Henry Thompson faced a wide range of challenges when he first took over as CEO of the Community Health Center of Richmond, a federally qualified health center on New York's Staten Island.
Several years before Thompson's arrival in 2009, the site of the clinic, which was then part of the former St. Vincent's Catholic Medical Center, almost saw its own doors close when the hospital filed for bankruptcy
in 2005. A board member describes the health center at the time of Thompson's arrival as “seriously underfunded, operating at a loss and out of compliance with several state and federal standards.”
“It was important to make sure that we had the right direction,” Thompson says.
These days, the clinic is financially healthy—it has reduced expenses by 10%, had its fourth consecutive year of operating surpluses in fiscal 2012 and has received $16 million in federal, state and local grants—and is gearing up for an expansion. A second site is expected to open this year and plans for a third facility are also underway. “Those are some of the things that will create sustainability for the future,” Thompson says. “You're able to show your partners, whether it's at the federal level, state level or the community or citywide (level), that you are a sound company and here are some things you bring to the table.”
For his accomplishments, Thompson won a place in Modern Healthcare's 2013 class of Up and Comers
The center serves a community that has a half-million residents who are increasingly composed of new immigrants to New York City, with the number of patient visits more than doubling from 10,000 in 2006 to 25,000 in 2010. While there are two private hospitals on Staten Island, the bankruptcy of St. Vincent's led to the closure of the borough's only public acute-care hospital.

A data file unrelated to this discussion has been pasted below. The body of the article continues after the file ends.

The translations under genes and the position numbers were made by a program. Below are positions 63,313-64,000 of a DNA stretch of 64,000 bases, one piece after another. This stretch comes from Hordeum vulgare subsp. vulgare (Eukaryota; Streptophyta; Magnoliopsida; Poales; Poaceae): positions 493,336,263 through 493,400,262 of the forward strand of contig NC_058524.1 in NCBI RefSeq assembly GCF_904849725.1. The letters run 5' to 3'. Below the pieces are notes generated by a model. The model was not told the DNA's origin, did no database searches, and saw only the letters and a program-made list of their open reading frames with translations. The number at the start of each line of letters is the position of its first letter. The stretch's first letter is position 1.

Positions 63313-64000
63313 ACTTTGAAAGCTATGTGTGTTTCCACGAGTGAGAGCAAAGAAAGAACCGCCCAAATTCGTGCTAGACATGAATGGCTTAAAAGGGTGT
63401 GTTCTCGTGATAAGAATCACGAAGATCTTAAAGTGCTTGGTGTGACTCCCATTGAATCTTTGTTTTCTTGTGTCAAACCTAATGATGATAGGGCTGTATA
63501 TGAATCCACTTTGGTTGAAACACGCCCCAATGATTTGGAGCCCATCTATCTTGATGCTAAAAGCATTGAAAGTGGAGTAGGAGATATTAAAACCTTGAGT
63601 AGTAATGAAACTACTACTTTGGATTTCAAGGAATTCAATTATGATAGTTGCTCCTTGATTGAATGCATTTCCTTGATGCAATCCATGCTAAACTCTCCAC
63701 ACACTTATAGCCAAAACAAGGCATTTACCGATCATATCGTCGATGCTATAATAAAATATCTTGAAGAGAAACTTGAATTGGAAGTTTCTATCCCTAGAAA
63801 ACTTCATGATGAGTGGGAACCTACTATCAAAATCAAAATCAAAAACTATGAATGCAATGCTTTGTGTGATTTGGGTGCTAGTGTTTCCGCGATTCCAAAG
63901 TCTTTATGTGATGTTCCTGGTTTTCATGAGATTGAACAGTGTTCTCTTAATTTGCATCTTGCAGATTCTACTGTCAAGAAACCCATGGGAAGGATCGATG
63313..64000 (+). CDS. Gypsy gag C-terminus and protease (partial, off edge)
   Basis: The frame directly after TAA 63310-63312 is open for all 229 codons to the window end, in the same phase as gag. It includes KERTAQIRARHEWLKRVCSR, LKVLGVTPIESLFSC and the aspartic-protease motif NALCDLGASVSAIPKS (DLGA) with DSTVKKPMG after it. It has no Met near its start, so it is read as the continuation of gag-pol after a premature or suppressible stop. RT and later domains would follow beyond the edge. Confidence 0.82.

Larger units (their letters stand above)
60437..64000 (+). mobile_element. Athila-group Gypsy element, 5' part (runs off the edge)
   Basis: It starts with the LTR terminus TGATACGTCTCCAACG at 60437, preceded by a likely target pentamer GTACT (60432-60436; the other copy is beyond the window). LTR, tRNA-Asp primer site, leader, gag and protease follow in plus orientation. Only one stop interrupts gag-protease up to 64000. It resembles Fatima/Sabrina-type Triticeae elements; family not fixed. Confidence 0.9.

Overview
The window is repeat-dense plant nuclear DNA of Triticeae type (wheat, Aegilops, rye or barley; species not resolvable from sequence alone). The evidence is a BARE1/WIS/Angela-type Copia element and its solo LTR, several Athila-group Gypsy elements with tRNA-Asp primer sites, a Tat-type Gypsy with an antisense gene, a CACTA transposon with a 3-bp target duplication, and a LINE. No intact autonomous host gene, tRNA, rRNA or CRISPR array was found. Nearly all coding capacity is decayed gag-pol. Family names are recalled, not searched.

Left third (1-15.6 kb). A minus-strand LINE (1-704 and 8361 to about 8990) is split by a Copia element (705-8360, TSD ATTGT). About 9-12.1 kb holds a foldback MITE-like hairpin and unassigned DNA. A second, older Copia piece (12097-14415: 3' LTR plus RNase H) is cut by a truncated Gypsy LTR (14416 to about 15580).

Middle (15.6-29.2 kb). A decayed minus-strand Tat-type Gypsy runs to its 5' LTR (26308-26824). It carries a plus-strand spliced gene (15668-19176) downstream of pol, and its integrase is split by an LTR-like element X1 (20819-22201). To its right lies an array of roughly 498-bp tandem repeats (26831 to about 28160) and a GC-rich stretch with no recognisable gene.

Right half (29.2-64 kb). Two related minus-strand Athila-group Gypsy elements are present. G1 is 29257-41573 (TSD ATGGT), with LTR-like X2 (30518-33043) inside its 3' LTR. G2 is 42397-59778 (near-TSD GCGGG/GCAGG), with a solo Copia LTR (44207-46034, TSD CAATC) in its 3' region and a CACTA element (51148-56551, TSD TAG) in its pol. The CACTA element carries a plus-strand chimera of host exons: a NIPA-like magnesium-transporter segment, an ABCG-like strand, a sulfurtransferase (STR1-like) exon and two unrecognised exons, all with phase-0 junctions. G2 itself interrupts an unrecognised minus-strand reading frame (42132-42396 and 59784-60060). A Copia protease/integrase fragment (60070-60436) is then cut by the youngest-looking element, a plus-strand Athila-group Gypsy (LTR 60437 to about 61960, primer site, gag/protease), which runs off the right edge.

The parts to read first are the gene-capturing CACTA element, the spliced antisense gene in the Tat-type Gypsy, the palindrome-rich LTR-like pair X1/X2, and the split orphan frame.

Thompson, who turns 40 in January, previously worked as a turnaround specialist for the Brooklyn Plaza Medical Center and spent a decade in various operational roles at the Jessie Trice Community Health Center in Miami. He started work this fall on an executive doctorate in administration-health services at the University of Alabama at Birmingham.
While consulting with the Syracuse (N.Y.) Community Health Center in 2009, Thompson first began to be mentored by Dr. Ruben Cowart, the center's president and CEO. “He's weathered the storm, he's adjusted to the environment and he's ... worked with all the appropriate entities to stabilize the institution,” Cowart says. “He is committed to the cause, mission and purpose of the organization.”
Thompson says that one of the programs he is most proud of focuses on better treatment and management of diabetes. The National Committee for Quality Assurance
recognized the community health center's team in 2011 for the program. Just recently, staff have started to conduct supermarket tours to teach patients how to read food labels to better understand and manage their overall health.
“I think the biggest challenge in primary care is educating the patient to make smarter choices once they leave us so that they can prevent certain chronic illnesses or at least stabilize if they have been diagnosed with certain illnesses,” Thompson says.